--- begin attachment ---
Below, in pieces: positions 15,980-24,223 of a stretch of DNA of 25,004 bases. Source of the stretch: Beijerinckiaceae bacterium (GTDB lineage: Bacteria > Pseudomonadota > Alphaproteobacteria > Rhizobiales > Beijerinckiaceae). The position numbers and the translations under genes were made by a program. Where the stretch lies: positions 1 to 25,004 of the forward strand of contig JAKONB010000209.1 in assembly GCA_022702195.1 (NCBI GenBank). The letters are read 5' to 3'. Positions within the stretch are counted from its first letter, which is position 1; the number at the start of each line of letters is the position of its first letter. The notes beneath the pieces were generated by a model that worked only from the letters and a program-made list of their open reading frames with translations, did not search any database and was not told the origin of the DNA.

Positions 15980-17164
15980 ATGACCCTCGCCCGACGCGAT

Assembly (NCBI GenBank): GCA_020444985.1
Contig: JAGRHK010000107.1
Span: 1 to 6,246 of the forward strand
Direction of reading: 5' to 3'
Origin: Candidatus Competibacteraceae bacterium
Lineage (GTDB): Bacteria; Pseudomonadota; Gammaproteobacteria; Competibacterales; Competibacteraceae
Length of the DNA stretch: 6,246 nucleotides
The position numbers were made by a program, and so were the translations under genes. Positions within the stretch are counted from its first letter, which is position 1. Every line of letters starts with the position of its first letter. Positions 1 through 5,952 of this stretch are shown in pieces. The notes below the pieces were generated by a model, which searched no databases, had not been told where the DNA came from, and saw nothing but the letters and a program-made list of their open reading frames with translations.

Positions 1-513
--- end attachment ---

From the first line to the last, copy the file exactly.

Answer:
Below, in pieces: positions 15,980-24,223 of a stretch of DNA of 25,004 bases. Source of the stretch: Beijerinckiaceae bacterium (GTDB lineage: Bacteria > Pseudomonadota > Alphaproteobacteria > Rhizobiales > Beijerinckiaceae). The position numbers and the translations under genes were made by a program. Where the stretch lies: positions 1 to 25,004 of the forward strand of contig JAKONB010000209.1 in assembly GCA_022702195.1 (NCBI GenBank). The letters are read 5' to 3'. Positions within the stretch are counted from its first letter, which is position 1; the number at the start of each line of letters is the position of its first letter. The notes beneath the pieces were generated by a model that worked only from the letters and a program-made list of their open reading frames with translations, did not search any database and was not told the origin of the DNA.

Positions 15980-17164
15980 ATGACCCTCGCCCGACGCGAT

Assembly (NCBI GenBank): GCA_020444985.1
Contig: JAGRHK010000107.1
Span: 1 to 6,246 of the forward strand
Direction of reading: 5' to 3'
Origin: Candidatus Competibacteraceae bacterium
Lineage (GTDB): Bacteria; Pseudomonadota; Gammaproteobacteria; Competibacterales; Competibacteraceae
Length of the DNA stretch: 6,246 nucleotides
The position numbers were made by a program, and so were the translations under genes. Positions within the stretch are counted from its first letter, which is position 1. Every line of letters starts with the position of its first letter. Positions 1 through 5,952 of this stretch are shown in pieces. The notes below the pieces were generated by a model, which searched no databases, had not been told where the DNA came from, and saw nothing but the letters and a program-made list of their open reading frames with translations.

Positions 1-513